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Support for Bush's re-election falls below 50 percent

President still enjoys advantage over Democrats

From Keating Holland
CNN Washington Bureau

Worries about the economy appear to be hurting President Bush's poll numbers.
Worries about the economy appear to be hurting President Bush's poll numbers.

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WASHINGTON (CNN) -- The percentage of registered voters who say they would support President Bush in 2004 fell below 50 percent for the first time, according to a new CNN/USA TODAY/Gallup poll, which finds more Americans concerned about the economy.

Two-thirds of those who responded to the poll, released Thursday, describe current economic conditions as poor, a 10-point increase since December. Optimism about the future of the economy also dropped 10 points during that time.

Asked their choice for president, 47 percent of the registered voters polled said they would support Bush in 2004 -- compared with 51 percent in December. About 39 percent said they would support the Democratic candidate, compared with 37 percent in December.

Still, a majority of those polled, 57 percent, said they approved of the way Bush is handling the job of president. That Bush approval rating is the lowest since the terrorist attacks of September 11, 2001.

The poll -- based on telephone interviews with 1,004 adult Americans between February 24 and 26 -- also found that support for sending U.S. troops to Iraq remains steady at 59 percent. Public attitudes, however, are likely to be shaped by the events of the next week or so as indicated by the respondents' answers to other questions. Nearly half of all Americans say they may change their minds on Iraq; about a third said they are committed to war.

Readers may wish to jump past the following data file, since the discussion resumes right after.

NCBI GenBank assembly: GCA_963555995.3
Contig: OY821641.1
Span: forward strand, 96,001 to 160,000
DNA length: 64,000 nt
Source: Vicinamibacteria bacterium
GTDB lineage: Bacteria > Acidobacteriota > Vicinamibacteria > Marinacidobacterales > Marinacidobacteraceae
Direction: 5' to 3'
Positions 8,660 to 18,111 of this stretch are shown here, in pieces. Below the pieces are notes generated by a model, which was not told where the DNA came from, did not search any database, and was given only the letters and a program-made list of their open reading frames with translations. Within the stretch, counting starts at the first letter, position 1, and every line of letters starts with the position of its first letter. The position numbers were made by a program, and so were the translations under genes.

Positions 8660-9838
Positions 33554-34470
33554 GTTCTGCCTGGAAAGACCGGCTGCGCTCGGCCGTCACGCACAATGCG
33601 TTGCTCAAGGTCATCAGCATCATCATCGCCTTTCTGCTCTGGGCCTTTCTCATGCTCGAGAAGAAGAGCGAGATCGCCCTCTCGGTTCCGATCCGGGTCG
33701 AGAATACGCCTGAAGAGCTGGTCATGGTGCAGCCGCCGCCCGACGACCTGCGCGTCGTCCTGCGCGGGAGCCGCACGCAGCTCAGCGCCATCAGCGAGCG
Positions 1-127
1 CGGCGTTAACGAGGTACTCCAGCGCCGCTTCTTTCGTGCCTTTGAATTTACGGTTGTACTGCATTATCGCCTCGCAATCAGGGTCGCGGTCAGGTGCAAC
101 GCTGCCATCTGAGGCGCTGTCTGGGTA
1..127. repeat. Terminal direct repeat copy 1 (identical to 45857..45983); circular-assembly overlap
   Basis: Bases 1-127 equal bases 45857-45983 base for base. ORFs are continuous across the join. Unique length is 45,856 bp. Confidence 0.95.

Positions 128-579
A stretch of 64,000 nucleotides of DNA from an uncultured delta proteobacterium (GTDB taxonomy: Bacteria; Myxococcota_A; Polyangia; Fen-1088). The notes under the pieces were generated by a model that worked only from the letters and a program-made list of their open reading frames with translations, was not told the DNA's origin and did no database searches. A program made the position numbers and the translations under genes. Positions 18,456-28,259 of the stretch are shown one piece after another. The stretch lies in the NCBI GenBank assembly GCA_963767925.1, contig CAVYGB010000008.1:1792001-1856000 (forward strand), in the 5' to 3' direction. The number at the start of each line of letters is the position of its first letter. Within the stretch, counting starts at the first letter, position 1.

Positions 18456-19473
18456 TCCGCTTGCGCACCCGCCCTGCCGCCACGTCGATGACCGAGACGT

The poll comes as Bush continues to lobby the U.N. Security Council to pass another resolution declaring that Iraqi President Saddam Hussein has missed his last chance to disarm. And the president has made several speeches in recent weeks, emphasizing his concern about the economy and his administration's determination to strengthen it.

The poll numbers suggest Bush has further to go in convincing Americans that he can turn the economy around. About 45 percent of those polled said they favor Bush's economic plan, while 40 percent said they oppose it, and 15 percent described themselves as unsure.

On Iraq, the support for invading that country seemed to hinge on several factors. One example: Forty percent of those polled said they would support an invasion of Iraq with U.S. forces only if the United Nations approves another U.S. resolution against Iraq. And support for an invasion drops significantly if Saddam destroys missiles cited by U.N. weapons inspectors, falling from 71 percent to 33 percent.

As for Saddam's recent challenge to Bush to join him in a debate, poll respondents left no doubt about who they thought would win. Three-quarters of respondents said Bush would win a debate.

The poll has a sampling error of plus or minus 3 percentage points.


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